12 October 5 when she was in the process of being then
13 transferred to Allen Hospital in Waterloo; is that also
14 your understanding?
15 A. I believe so, yes, sir.
16 Q. Now, during the course of your testimony, am
17 I correct that the injury which you, in your opinion
18 you've testified is fatal, was the injury to the aorta,
19 these other injuries would not have been -- not have
20 caused her death; is that correct?
21 A. She could have survived the other injuries.
22 The pelvic fracture, the tear between the ribs, certainly
23 the facial injuries, even the spleen laceration, the
24 capsule could be treated. Those -- those were not
25 immediately fatal nor even that serious that they could
1 not have easily been survived.
2 Q. Was there not an x-ray that was taken of Ms.
3 Farrell in the early morning hours shortly after her
5 A. Yes, sir. I believe there was one taken
6 shortly after she arrived.
7 Q. Okay. And in that x-ray there was no mention
8 of the aortic tear, was there?
9 A. That's correct.
10 Q. And is it your opinion that she would have
11 had that aortic tear at the time that that x-ray would
12 have been taken?
13 A. Yes, sir.
14 Q. And isn't it fair to say that that reading of
15 that aortic tear was missed?
16 A. From a chest x-ray you would not see the
17 aortic tear. You would see bleeding from the aortic tear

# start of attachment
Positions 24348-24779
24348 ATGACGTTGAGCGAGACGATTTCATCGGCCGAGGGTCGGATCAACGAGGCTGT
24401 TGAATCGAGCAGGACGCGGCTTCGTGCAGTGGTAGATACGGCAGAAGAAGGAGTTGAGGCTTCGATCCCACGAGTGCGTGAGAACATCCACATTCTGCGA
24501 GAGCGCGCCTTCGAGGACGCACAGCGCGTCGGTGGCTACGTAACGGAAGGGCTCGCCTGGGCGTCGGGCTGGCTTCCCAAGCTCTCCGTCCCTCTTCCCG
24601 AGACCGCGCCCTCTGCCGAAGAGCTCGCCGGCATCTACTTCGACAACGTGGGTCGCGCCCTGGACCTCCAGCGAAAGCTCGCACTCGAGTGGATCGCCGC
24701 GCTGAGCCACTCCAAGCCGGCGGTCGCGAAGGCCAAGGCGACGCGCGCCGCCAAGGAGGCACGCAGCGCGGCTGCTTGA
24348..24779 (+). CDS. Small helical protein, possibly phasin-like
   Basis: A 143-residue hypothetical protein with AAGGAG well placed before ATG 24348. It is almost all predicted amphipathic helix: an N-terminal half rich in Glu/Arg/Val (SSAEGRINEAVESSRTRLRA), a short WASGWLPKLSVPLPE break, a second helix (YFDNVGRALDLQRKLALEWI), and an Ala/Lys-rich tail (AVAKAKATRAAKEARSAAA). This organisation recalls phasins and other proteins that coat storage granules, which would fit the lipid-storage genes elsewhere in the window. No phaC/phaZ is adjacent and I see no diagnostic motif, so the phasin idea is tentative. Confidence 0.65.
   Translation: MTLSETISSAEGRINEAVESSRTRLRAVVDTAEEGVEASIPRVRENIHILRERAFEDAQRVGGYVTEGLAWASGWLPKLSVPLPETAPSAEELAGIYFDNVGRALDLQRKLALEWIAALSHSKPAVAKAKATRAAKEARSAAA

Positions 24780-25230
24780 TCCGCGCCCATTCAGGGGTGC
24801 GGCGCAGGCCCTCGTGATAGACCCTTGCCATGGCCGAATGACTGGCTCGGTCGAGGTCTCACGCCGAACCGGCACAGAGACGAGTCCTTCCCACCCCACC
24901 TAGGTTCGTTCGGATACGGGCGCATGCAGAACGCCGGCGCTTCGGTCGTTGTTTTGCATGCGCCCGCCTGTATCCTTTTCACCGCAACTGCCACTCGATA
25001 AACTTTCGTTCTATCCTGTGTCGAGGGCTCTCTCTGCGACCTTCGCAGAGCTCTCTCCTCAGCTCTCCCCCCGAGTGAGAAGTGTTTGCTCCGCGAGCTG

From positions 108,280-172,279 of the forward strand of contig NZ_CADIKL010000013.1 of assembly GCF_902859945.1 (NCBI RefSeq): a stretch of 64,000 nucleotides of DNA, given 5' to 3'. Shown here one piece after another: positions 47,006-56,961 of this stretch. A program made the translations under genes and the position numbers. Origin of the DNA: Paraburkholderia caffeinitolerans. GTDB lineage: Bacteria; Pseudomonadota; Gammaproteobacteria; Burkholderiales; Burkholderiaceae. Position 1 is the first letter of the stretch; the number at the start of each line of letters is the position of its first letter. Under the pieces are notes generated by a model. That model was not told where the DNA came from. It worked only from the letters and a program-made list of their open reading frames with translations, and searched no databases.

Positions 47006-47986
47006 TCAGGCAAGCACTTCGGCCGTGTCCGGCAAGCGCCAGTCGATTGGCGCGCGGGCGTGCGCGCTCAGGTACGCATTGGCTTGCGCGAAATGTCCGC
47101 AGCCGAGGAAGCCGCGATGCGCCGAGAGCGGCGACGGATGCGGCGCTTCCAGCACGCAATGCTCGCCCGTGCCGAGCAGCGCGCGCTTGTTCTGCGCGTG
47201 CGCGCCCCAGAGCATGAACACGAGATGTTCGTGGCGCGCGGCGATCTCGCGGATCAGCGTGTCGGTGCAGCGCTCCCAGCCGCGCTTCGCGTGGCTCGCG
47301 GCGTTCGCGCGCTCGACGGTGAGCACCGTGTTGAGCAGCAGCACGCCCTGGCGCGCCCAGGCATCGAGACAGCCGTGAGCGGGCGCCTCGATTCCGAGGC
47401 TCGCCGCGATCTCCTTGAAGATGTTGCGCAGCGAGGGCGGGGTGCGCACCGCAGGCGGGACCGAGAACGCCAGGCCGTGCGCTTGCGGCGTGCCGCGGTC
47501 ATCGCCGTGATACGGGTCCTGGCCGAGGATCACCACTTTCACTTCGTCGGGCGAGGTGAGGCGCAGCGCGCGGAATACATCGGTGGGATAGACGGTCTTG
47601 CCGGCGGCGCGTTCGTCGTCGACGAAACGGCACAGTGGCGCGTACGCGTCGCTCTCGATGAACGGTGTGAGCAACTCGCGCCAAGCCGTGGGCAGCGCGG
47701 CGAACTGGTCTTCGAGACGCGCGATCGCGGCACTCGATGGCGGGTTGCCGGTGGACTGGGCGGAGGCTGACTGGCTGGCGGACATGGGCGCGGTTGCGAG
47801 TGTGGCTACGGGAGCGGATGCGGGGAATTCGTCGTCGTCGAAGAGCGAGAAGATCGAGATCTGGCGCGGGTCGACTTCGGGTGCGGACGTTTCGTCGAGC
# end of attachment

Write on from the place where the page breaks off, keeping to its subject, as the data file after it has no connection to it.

18 if the bleeding got to the point that it would produce
19 the mass effect, an enlarged area, it would push away the
20 air containing lung and leave this blood containing blood
21 clot or blood in the chest or mediastinum. You wouldn't
22 see the aortic tear because the aorta is soft tissue and
23 it looks the same.
24 Q. Wasn't there an indication in that report
25 that there was clouding or pooling because of blood?
1 A. It says, "I do not believe the upper
2 mediastinum is abnormally widened." It says, "I cannot
3 exclude blood in the pleural space as a result of trauma.
4 However, the mediastinum does not appear abnormally
5 widened." He puts a question on the end of it. That's
6 Dr. Greg Raecker, R-A-E-C-K-E-R, his report on reading
7 the -- the x-ray. He doesn't really describe the
8 clouding until the next day, the next x-ray in the
10 Q. The blood that he is referring to in that
11 x-ray, that would have been the blood from this tear,
12 wouldn't it?
13 A. Yes, sir. There's also some blood from that
14 separation of the left ribs, the second and third ribs,
15 because you'll tear blood vessels in that area, and there
16 was obviously some bleeding associated with that, not
17 much, but there will be some bleeding from that.
18 Q. Would you grant that the bleeding, the blood
19 that the doctor referred to there, would have in
20 actuality been the blood from the tear in the aorta that
21 you have just described?
22 MR. WADDING: I'm going to object, Your
23 Honor. I think it calls for speculation and is
25 COURT: I'll allow him to answer if he's able
2 A. Okay. The majority of the blood would
3 probably be from the aortic tear. The blood at least in